Polish mint goes global with groundbreaking coin shape
- Published: Feb 23, 2015, 10 AM
New coinage production techniques developed by the Mint of Poland make striking the world possible.
The Mint of Poland has unveiled new technology allowing for the creation of spherical (globe-shaped) coins. The technology was announced in a presentation Jan. 29 during the technical forum preceding the World Money Fair in Berlin
Siemowit Kalukiewicz, the chief operating officer of the Mint of Poland, unveiled the 2015 Seven New Wonders of the World 7-ounce .999 fine silver $7 coin during the forum.
This commemorative coin was struck by the Mint of Poland, which issued it in the name of Niue Island, a territory of New Zealand.
The coin features a design based on the 1638 hand-drawn world map Nova totius terrarum orbis geographica ac hydrographica tabula created by eminent Dutch cartographer Willem Janszoon Blaeu. The map is in the collection of the Boston Public Library.
At different positions on the design’s historical map are seven Swarovski crystals, one for each of the Seven New Wonders of the World. The ”wonders” were announced July 7, 2007, after a global contest to select them.
The list features Chichen Itza (Mexico), Christ the Redeemer statue (Brazil), the Great Wall of China, Machu Picchu (Peru), the ancient city of Petra (Jordan), the Taj Mahal (India), and the Roman Colosseum (Italy).
To create a spherical coin, the Mint of Poland first prepared and evaluated a three-dimensional-model of the coin using Delcam’s modelling software ArtCAM. To assure the coin’s ideal spherical shape and map the images, engineers created a special six-piece die setup, with hammer (top) and anvil (bottom) dies joined with four collar dies on the sides.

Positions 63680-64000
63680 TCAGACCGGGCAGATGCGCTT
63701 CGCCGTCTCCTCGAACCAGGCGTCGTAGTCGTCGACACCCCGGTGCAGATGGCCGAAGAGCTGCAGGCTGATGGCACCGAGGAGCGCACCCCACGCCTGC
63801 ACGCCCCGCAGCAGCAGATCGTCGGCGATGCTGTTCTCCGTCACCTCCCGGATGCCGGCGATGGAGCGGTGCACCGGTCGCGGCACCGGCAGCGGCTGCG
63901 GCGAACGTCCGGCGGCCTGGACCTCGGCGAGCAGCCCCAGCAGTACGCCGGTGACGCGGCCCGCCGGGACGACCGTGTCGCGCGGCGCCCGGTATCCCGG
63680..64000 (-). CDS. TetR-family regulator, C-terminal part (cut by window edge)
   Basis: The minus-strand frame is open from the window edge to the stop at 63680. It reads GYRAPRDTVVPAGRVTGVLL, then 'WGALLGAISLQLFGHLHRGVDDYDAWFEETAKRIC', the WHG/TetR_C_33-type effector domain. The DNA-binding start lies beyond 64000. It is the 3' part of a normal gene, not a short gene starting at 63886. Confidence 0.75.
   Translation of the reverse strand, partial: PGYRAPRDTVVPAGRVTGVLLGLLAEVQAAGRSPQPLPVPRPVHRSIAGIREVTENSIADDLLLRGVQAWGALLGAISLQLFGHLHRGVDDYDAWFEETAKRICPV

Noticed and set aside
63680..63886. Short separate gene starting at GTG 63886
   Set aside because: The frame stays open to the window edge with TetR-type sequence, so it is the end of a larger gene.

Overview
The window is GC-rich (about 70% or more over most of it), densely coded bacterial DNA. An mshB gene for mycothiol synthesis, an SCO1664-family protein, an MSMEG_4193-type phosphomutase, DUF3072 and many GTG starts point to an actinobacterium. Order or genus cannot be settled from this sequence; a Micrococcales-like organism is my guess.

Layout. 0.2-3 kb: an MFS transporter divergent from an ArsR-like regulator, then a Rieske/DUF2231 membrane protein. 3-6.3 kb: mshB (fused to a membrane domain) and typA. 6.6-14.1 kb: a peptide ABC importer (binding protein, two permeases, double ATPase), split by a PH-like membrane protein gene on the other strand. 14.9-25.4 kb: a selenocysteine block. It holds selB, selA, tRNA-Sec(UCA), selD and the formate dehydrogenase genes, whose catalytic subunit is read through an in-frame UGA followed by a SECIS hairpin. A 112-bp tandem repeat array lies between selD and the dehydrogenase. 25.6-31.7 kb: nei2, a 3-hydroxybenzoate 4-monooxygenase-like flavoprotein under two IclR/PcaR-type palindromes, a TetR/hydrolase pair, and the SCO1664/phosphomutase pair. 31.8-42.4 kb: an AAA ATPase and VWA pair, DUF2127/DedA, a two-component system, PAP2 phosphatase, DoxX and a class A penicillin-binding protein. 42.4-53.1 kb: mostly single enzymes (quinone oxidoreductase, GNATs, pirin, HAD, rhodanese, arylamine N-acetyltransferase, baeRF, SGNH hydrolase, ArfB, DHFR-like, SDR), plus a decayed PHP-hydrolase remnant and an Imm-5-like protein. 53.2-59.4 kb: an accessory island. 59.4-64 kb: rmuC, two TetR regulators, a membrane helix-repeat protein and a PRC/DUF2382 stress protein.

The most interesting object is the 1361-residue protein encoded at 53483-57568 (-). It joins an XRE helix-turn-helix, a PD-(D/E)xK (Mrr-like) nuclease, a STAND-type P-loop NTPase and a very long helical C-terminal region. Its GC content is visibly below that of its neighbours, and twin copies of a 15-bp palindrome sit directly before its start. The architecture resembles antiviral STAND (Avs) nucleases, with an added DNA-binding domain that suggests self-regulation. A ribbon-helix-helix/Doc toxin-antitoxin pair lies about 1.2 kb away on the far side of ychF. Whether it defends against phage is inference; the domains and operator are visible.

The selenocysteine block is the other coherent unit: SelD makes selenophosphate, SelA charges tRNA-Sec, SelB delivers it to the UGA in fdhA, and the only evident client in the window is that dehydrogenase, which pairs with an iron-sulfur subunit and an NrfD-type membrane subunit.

According to Kalukiewicz, mint technicians first used blank dies to strike test examples in copper. Then technicians struck copper and silver test strikes with dies bearing designs, learning that perfectly round blanks would not result in perfectly round coins.
The planchets were given a slightly raised, ridged area at the upper pole. This was necessary so the globular shape remained intact when the hammer die struck the planchet. It allowed the metal to flow just where the mint technicians needed it, to produce the spherical shape of the final product.
Kalukiewicz said it required 13 hours to laser-engrave each of the four pieces of the collar (for a total of 52 hours) used in striking this revolutionary new coin, and dozens of hours were needed to laser-engrave the hammer and anvil dies.
Two strikes from the press were needed, the first strike using 600 kilonewtons of force and the second strike using 650 kilonewtons of force.
The coin has a diameter of 34 millimeters and weighs 217.7 grams.
The mintage limit is 1,007 pieces.
Both antique or oxidized and standard silver versions were created, but the Mint of Poland has not confirmed whether each version has a mintage of 1,007 pieces or if that limit will be distributed through both versions.
In addition, no distributor or pricing has been confirmed by press time Feb. 19. Coin World will report the information when it becomes available.
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